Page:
A guard stands outside the presidential palace. Photo: AFP
Members of the nearly 200-strong contingent of presidential guards say heavy machine guns are leaving them in pain and sweaty bullet proof vests are resulting in spotty skin - basically making their working conditions "intolerable" in the wake of the Paris terror attacks, a report has claimed.
Guards from the 180-strong team of police who guard the Elysée Palace in Paris - the official residence of France's president - have had enough it seems.
According to reports in France on Wednesday the officers have logged complaints about their working conditions and are reportedly mulling possible strike action.
They say that their gear is too heavy, their shifts are too long... and the fact they have to wear sweaty flak jackets is having an adverse affect on their skin.
This is all according to the guards' health and safety logs, which were reviewed by satirical French newspaper Le Canard Enchaîné.
Ever since security was ramped up in the wake of the Paris terror attacks in January, as part of the operation known as Vigipirate, there has been an increased workload for soldiers and police across the country but especially in the capital.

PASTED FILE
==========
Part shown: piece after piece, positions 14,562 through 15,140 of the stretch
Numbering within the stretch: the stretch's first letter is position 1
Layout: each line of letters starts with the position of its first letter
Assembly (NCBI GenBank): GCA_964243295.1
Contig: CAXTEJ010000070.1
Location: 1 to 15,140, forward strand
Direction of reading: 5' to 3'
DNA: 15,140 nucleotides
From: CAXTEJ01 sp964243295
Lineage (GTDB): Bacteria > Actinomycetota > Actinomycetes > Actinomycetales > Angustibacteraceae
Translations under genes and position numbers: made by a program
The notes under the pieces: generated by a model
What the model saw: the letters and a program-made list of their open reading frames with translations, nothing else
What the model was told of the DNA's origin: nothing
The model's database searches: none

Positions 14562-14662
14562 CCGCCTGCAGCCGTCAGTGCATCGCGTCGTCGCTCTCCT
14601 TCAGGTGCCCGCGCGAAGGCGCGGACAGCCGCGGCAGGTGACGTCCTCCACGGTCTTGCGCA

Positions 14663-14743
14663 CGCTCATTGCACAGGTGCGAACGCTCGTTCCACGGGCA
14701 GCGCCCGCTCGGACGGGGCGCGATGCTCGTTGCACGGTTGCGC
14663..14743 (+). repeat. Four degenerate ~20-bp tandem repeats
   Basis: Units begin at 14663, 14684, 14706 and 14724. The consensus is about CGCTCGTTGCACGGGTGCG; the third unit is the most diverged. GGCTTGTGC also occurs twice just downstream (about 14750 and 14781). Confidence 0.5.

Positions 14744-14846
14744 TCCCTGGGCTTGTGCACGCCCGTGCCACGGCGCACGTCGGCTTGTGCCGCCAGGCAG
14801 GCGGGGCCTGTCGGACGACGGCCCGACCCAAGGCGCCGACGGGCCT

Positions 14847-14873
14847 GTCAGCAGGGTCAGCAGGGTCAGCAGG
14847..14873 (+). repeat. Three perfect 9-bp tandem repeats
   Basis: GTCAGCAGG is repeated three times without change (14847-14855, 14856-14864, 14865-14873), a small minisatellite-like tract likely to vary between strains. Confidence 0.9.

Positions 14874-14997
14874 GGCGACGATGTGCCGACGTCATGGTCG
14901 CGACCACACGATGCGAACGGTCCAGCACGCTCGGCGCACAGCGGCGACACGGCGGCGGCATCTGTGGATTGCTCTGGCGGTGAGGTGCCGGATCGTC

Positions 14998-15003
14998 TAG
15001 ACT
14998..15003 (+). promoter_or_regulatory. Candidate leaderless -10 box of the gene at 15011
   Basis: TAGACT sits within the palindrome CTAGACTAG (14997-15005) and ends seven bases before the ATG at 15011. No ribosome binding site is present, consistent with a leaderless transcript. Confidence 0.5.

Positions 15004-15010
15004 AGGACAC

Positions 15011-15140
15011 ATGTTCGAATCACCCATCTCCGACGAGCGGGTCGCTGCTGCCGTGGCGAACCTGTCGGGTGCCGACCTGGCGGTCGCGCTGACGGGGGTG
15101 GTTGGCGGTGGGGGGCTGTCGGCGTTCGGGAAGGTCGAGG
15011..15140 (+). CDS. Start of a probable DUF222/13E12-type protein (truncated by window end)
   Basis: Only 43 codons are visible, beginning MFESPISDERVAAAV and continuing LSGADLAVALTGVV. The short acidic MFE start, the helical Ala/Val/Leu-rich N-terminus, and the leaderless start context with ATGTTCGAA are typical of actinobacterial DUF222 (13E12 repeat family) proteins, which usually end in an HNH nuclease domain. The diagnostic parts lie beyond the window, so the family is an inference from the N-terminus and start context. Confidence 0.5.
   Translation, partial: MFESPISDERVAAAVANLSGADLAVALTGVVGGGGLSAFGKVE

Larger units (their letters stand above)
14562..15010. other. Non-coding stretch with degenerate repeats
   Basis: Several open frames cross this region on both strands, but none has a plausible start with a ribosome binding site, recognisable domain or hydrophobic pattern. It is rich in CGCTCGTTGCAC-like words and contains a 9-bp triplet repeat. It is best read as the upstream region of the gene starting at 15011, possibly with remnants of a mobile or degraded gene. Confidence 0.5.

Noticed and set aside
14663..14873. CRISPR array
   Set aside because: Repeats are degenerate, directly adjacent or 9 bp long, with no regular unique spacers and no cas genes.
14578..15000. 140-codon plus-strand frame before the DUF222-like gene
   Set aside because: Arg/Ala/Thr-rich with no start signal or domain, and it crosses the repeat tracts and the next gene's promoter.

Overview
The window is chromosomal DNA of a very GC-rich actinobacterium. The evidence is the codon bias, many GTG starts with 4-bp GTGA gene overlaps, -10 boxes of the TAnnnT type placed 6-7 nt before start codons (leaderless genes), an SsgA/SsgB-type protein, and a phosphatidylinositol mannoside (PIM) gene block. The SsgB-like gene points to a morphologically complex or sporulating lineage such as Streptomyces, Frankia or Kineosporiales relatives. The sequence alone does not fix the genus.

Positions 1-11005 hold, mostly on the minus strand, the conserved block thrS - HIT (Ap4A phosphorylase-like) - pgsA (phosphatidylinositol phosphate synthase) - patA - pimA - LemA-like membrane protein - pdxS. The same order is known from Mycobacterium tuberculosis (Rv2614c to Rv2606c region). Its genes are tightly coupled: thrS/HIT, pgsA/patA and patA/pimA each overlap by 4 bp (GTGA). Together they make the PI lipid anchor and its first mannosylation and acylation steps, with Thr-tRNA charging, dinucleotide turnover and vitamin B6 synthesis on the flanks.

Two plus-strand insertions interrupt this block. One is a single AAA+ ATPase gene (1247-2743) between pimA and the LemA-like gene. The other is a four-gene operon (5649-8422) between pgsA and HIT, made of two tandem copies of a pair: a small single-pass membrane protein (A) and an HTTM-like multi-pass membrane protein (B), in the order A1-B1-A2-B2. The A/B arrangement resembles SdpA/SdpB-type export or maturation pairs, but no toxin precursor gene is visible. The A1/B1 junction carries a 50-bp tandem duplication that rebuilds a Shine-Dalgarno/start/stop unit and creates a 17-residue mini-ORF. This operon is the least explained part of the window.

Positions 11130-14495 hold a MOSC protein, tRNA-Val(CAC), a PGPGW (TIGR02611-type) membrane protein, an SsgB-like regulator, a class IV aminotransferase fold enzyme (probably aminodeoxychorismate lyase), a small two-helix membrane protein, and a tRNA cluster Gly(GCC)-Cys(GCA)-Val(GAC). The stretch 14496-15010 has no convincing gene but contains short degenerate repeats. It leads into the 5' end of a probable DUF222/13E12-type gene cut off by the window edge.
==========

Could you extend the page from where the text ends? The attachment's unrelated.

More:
Many of them stand guard for hours on end guarding "sensitive" sites like Jewish schools, media outlets, as well as famous landmarks like the Eiffel Tower.
(Guards patrolling the Eiffel Tower. Photo: AFP)
For the Elysée guards, the new workload meant they have to now carry 15 kilogrammes of extra weight - including a sub machine gun and extra magazine, together with a heavier bullet proof vest, leaving some of them in "intolerable pain".
Others said that the heavier vests meant that their skin couldn't breathe, and claimed that sharing the vests among the team resulting in some guards' faces erupting in pimples and sores.
Another complained of working an eight hour and forty five minute shift without a break.
The presidential guards aren't the first to say the post-terror workload is too much.
France's riot police decided late last month
that they were fed up of standing guard all day and started calling in sick in protest.
They're "fed up" with a "very tense working environment", Nicolas Comte, head of one of the police units, told France Info.
One police spokesman has already spoken out
about the risks of the long shifts, saying in March that overworking could lead to complacency.
(Guards are at Paris airports too. Photo: AFP)
"The risk is that this will lead to a lack of vigilance, which means that when a real attack comes we are not reactive and therefore unable to stop it," he told Europe 1.
There are around 11,500 soldiers and guards on hand across the country, guarding over 800 sensitive sites.